QI have spent quite a lot of time reading and learning the sequence and steps around training a dog (which all seem fairly obvious) but progress is really slow. I take two steps forward and one back.
AWell that’s OK then, as long as it’s not the other way around! I cannot really comment on how you are getting on without actually being there, but your point does raise an important issue. You are quite correct in that the steps and exercises in training are quite self evident. We all use them to achieve a similar goal and the agenda for all is around steadiness, recall, hunting, retrieving, good manners and so on.
Where we can struggle is in the delivery of the exercises and our ability to teach and communicate with the dog. We are all different, our dogs are all different, our approach is different, as are our expectations. Some things are very difficult to translate from a book and we are not always aware of how we are behaving and delivering the training. I see it regularly with some clients who use whistles too much, vary their insistency and consistency, lose patience, fail to give clear and well-timed commands, rush training or fail to build on the early steps as they progress. There is always some sticking point in any training and it’s quite important to put in the time and work through it (or not, and accept the consequences).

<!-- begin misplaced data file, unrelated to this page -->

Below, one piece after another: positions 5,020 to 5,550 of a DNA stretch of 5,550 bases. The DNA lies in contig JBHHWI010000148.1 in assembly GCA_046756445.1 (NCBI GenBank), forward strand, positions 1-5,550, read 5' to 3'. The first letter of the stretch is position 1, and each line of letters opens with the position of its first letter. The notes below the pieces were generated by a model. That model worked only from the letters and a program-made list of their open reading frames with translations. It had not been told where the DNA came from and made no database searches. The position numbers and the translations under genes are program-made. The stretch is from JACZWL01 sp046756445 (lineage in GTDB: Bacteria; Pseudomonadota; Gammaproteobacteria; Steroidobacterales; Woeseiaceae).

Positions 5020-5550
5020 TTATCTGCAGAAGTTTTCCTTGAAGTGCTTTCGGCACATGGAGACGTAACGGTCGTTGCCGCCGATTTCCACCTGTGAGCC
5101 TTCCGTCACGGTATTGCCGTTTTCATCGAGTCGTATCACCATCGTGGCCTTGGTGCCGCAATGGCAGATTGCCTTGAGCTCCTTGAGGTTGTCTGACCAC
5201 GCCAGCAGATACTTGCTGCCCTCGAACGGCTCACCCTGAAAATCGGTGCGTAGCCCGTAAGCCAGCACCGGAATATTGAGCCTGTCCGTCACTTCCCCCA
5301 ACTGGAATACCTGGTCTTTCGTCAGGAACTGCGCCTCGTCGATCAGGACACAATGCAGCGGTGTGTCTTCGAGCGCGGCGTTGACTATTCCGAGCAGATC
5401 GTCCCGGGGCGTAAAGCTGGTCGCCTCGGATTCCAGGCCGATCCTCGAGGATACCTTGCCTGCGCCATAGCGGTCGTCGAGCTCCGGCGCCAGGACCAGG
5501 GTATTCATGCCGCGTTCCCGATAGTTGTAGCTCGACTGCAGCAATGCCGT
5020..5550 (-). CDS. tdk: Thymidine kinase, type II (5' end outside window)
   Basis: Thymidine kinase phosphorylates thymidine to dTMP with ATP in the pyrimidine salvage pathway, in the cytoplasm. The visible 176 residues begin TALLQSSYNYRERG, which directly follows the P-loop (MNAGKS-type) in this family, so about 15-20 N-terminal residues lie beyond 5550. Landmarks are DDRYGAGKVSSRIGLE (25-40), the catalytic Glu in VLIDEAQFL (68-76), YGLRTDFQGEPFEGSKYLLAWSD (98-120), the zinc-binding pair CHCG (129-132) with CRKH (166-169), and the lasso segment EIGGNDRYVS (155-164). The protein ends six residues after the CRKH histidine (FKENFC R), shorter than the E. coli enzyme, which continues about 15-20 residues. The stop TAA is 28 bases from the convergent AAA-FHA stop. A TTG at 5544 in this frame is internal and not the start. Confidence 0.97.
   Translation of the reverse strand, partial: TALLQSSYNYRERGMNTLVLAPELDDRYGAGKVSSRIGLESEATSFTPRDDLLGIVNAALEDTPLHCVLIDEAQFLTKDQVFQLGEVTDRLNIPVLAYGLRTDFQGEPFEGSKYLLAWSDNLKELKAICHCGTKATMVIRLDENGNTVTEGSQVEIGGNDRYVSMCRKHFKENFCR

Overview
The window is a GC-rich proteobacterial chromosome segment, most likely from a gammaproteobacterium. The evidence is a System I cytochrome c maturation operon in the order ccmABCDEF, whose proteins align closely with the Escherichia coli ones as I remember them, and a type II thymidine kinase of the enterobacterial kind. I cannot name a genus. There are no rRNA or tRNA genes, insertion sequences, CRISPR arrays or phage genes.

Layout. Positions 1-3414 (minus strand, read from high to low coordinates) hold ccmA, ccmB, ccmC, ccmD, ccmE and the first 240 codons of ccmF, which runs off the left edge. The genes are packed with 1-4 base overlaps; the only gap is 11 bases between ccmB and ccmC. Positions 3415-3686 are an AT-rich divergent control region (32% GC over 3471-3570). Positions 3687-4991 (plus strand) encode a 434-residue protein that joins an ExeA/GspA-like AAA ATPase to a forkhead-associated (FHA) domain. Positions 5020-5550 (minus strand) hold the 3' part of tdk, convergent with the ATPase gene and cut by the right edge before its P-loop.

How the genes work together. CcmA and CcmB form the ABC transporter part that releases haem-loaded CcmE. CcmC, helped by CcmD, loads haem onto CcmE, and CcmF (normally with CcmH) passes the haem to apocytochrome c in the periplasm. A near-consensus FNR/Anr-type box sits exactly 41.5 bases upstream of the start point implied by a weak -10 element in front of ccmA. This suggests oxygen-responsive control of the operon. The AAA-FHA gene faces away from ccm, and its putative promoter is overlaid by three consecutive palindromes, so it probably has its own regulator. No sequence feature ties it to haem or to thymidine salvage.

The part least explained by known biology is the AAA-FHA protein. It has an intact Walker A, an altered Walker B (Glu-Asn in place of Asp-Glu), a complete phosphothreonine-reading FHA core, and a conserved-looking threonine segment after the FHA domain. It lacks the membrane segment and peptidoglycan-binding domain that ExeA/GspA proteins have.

Have a good look about how you are approaching it. Where do the frustrations lie and where does the training break down? Shift the attention and focus off the dog and look at yourself. Getting someone else to watch you is great for revealing Mike has been rough and game shooting, stalking and fly fishing for over 30 years. His passion is working and training gundogs in the field, with a particular emphasis on developing the trainer as well as understanding the dog and its particular purpose. He is an instructor with the Guild of Dog Trainers and coaches with Lincolnshire Pet Gundogs. He also runs Rutland Gundogs and can be contacted on 07803 617859.
unknown habits and it also helps you to be creative about the whole process.